Punjab’s Fields of Liberation: The Farmer Strike and the Sikh Struggle



As 40,000 farmers are still occupying the outskirts of Delhi to protest the new agriculture bills introduced by the Indian State, we asked Shamsher Singh to provide a Sikh perspective on the struggle. He describes the successive violence imposed on Punjab from the European colonizers, the Partition, and the centralized Indian State, and offers an emancipative futurity through the project of an independent country: Khalistan.

Featured Image 6
Protestors carrying both the Khalistan and Indian flags on the Kundli-Manesar-Palwal expressway around Delhi on March 7, 2021. / Photo by Exposure Visuals.

I’ve grown up hearing that the fields of Punjab are watered with the blood of Sikh martyrs, listening to songs and stories which celebrate our people as Shaheeda Di Qaum (a people/nation of martyrs). Today, as a result of the mass mobilization and resistance of the kisaan mazdoor ekta morcha (farmer-laborer solidarity front), Punjab features in international news occupying the streets of Delhi — obscured yet visible, buried within the colonial project that is India.

A photograph termed by the BBC as “the viral image that defines a protest” shows an Indian paramilitary officer swinging a baton at an elderly Sikh man as he passed a police barricade. As loud as the response to the photograph was, the reality it depicts regarding how Sikh bodies and Indian State violence are related is invisible. Before, within, and beyond the farmers’ protest, a struggle exists that challenges the “territorial integrity” of the Indian State, seeking to redefine power relations permanently.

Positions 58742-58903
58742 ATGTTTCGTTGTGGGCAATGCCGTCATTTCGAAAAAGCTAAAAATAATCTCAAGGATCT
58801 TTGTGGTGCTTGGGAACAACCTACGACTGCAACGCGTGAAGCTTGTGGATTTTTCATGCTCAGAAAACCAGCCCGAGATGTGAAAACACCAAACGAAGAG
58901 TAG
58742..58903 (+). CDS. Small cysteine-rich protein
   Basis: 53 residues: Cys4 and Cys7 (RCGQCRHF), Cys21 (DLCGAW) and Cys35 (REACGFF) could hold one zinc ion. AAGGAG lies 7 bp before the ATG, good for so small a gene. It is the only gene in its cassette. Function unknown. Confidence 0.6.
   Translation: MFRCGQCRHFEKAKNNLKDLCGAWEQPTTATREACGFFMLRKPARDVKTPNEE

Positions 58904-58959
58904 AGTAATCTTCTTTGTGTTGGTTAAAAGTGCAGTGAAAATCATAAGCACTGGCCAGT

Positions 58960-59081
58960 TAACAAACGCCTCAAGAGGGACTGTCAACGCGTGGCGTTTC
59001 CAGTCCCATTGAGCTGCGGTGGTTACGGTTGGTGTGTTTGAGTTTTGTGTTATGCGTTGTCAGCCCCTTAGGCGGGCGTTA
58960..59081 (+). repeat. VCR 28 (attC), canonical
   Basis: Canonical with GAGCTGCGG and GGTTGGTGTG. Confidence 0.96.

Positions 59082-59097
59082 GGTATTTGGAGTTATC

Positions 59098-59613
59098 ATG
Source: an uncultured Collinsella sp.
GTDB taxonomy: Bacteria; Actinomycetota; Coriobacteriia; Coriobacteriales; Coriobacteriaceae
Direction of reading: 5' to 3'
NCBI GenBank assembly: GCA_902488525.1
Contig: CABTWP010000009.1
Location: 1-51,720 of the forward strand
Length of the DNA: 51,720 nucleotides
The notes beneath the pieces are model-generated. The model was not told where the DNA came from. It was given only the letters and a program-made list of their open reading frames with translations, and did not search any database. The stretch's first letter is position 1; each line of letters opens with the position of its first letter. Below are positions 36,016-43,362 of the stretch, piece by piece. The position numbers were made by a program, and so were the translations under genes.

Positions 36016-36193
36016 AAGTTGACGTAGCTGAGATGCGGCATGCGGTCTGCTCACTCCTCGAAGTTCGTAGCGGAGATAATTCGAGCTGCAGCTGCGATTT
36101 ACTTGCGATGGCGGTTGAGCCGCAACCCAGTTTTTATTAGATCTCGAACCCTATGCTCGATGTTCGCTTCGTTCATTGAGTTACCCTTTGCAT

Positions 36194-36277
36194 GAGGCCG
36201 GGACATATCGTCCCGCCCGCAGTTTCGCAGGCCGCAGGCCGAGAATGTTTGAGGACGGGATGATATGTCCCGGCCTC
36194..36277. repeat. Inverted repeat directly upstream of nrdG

When European colonizers made their interventions to control Sikhs in Punjab, one of the key things they enquired about was Sikh sovereignty. A discourse is recorded in a primary Sikh historical chronicle, the Sri Gur-Panth Parkash, between the writer Rattan Singh Banghu and the East India Company’s Captain David Murray. Murray asks, “how did Sikhs acquire political power and Statehood, and who bestowed sovereignty on the Sikhs,” to which Bhangu replies: “Guru Nanak.” Murray retorts that Guru Nanak was a “mere fakir,” who knew nothing of sovereignty and rule. In response, Bhangu explains that Guru Nanak was more than what Murray knew, that sovereignty is divine imbued within creation, that Sikhs saw this as a gift from the Guru which came with a commitment to crushing oppression and uplifting the oppressed.

This interrogation into Indigenous Sikh sovereignty, our patshahi, has remained at the center of contention with the imperialist power structures which have dominated Punjab and sought to dominate the very being of Sikhs. In 1849, after 40 years of war with Sikhs, European colonizers “annexed” Punjab and over the next 100 years, the firangi imposed economic and political structures to repress the expressions of patshahi and replace them with an authoritarian State that could efficiently exploit the land and people for the profit of the empire. Sikhs were left with no right to claim a sovereignty distinct from the State, and no right to claim nationhood in their own country, which was now fragmented into four new States straddling the two new countries of India and Pakistan.